It will take a lot more work to see if there really is a significant difference in the patterns between Open Access publications and commercial ones. But this give and take that Bill utilizes is exactly how Science progresses. Some data is presented, with a hypothesis. Others critique the hypothesis and do further experiments to determine which is correct. The conclusions from Evans’ paper are still too tentative, in my opinion, and Bill’s criticisms provide ample fodder for further examinations.
Finally, Deepak Singh at BBGM provides an interesting perspective. He gets into one of the main points that I think is rapidly changing much of how we do research. Finding information is so easy today that one can rapidly gather links. This means that even interested amateurs can find information they need, something that was almost impossible before the Web.
The authors fail to realize that for the majority of us, the non-specialists, the web is a treasure trove of knowledge that most either did not have access to before, or had to do too much work to get. Any knowledge that they have is better than what they would have had in the absence of all this information at our fingertips. Could the tools they have to become more efficient and deal with this information glut be improved? Of course, and so will our habits evolve as we learn to deal with information overload.
He further discusses the effects on himself and other researchers:
So what about those who make information their life. Creating it, parsing it, trying to glean additional information to it. As one of those, and having met and known many others, all I can say is that to say that the internet and all this information has made us shallower in our searching is completely off the mark. It’s easy enough to go from A –> B, but the fun part is going from A –> B –> C –> D or even A –> B –> C –> H, which is the fun part of online discovery. I would argue that in looking for citations we can now find citations of increased relevance, rather than rehashing ones that others do, and that’s only part of the story. We have the ability to discovery links through our online networks. It’s up to the user tho bring some diversity into those networks, and I would wager most of us do that.
So, even if there is something ‘bad’ about scientists having a more shallow set of citations in their publications, this is outweighed by the huge positive seen in easy access for non-scientists. They can now find information that used to be so hard to find that only experts ever read them. The citation list may be shorter but the diversity of the readers could be substantially enlarged.
Finally, Philip Davis at The Scholarly Kitchen may provide the best perspective. He also demonstrates how the Web can obliterate previous routes to disseminate information. After all the to-do about not going far enough back into the past for references, Philip provides not only a link (lets call it a citation) from a 1965 paper by Derek Price but also provides a quote:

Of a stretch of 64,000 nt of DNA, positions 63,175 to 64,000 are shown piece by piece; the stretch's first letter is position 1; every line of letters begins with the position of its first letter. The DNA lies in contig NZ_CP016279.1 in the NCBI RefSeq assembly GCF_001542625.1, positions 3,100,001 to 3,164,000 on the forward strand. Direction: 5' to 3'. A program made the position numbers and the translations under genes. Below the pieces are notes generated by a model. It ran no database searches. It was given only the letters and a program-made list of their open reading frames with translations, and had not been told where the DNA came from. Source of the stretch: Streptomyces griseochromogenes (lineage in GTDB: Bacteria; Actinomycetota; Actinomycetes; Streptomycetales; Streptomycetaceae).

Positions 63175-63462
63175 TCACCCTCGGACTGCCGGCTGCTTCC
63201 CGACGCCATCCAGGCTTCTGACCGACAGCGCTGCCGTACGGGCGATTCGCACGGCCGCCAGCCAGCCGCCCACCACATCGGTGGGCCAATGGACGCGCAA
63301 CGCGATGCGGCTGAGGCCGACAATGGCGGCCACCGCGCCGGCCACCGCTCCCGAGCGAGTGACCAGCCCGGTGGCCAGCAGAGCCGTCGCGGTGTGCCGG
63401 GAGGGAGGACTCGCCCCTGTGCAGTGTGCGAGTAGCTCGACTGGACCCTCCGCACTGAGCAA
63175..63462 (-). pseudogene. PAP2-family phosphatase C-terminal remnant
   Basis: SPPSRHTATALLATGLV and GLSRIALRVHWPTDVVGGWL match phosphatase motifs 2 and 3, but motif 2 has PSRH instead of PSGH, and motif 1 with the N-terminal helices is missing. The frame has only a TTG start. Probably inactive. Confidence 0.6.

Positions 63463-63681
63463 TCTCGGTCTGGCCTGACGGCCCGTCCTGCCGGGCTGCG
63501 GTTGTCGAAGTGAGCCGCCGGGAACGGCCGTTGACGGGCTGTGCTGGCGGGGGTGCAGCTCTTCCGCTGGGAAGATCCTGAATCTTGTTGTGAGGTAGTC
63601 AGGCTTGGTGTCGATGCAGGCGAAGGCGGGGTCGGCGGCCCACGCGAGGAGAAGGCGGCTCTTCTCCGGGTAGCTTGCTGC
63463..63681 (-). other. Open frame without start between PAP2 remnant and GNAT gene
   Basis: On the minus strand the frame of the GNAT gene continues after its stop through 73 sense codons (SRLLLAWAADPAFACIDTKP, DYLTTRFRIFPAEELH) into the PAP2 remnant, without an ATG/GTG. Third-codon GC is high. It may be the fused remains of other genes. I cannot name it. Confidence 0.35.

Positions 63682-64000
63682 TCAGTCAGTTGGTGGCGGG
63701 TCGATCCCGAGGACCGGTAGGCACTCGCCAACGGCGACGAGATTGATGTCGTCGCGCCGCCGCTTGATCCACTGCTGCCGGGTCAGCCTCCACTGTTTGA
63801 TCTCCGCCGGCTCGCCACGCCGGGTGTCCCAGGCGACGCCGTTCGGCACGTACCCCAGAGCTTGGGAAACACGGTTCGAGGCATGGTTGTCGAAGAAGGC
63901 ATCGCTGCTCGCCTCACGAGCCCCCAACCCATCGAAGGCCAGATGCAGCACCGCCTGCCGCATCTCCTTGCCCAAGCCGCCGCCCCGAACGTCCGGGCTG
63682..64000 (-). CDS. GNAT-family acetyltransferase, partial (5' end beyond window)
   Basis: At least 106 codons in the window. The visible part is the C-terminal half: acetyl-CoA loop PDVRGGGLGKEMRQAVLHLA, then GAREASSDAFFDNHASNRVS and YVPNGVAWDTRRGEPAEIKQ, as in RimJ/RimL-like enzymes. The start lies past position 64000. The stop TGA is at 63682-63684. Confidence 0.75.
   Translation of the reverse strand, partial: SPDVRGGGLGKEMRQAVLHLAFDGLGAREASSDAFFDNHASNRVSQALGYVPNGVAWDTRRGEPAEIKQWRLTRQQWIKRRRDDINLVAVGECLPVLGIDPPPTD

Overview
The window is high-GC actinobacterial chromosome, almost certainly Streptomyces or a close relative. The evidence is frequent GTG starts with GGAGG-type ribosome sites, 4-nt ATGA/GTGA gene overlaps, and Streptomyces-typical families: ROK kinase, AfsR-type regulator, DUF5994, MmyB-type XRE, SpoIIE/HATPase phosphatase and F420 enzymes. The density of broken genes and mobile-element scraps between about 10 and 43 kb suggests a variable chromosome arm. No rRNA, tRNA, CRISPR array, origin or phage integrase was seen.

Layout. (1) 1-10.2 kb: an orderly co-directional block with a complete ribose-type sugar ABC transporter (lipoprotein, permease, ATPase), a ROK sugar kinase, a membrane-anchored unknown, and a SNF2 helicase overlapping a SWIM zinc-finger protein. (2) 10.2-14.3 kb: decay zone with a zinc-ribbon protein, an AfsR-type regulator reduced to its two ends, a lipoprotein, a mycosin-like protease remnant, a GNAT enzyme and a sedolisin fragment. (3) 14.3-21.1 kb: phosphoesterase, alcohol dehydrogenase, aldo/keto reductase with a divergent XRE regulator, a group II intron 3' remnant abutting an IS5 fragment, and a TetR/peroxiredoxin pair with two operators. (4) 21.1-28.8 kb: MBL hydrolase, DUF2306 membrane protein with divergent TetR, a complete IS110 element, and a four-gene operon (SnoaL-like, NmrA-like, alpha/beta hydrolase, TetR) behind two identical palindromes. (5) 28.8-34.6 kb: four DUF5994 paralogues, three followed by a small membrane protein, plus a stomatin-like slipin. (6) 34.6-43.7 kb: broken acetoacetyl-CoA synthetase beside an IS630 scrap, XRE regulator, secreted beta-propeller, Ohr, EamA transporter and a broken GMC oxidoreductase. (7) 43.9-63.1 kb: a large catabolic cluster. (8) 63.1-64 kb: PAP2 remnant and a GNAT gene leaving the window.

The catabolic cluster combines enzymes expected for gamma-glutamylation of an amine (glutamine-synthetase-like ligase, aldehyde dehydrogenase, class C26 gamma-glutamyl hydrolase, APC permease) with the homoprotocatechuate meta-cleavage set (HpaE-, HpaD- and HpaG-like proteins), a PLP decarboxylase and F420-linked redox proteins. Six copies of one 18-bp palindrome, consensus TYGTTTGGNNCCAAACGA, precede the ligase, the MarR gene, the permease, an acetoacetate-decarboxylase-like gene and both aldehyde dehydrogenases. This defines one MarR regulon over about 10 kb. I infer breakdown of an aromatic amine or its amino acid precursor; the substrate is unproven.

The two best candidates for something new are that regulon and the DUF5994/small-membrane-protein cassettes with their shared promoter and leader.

I am tempted to conclude that a very large fraction of the alleged 35,000 journals now current must be reckoned as merely a distant background noise, and as far from central or strategic in any of the knitted strips from which the cloth of science is woven.
So even forty years ago it was recognized that most publications were just background noise. But, what Philip does next is very subtle, since he does not mention it. Follow his link to Price’s paper (which is available on the Web, entitled Networks of Scientific Papers). You can see the references Price had in his paper. a total of 11. But you can also see what papers have used Price’s paper as a reference. You can see that quite a few recent papers have used this forty year old paper as a reference. Seems like some people maintain quite a bit of depth in their citations!
And now, thanks to Philip, I will read an interesting paper I would never have read before. So perhaps there will be new avenues to find relevant papers that does not rely on following a reference list back in time. The Web provides new routes that short circuits this but are not seen if people only follow databases of article references.
In conclusion, the apparent shallownesss may only be an artifact of publishing changes, it may reflect a change in the needs of the authors and their readers, it may not correctly factor in differences in online publishing methods, it could be irrelevant and/or it could be flat out wrong. But it is certainly an important work because it will drive further investigations to tease out just what is going on.
It already has, just by following online conversations about it. And to think that these conversations would not have been accessible to many just 5 years ago. The openness displayed here is another of the tremendous advances of online publication.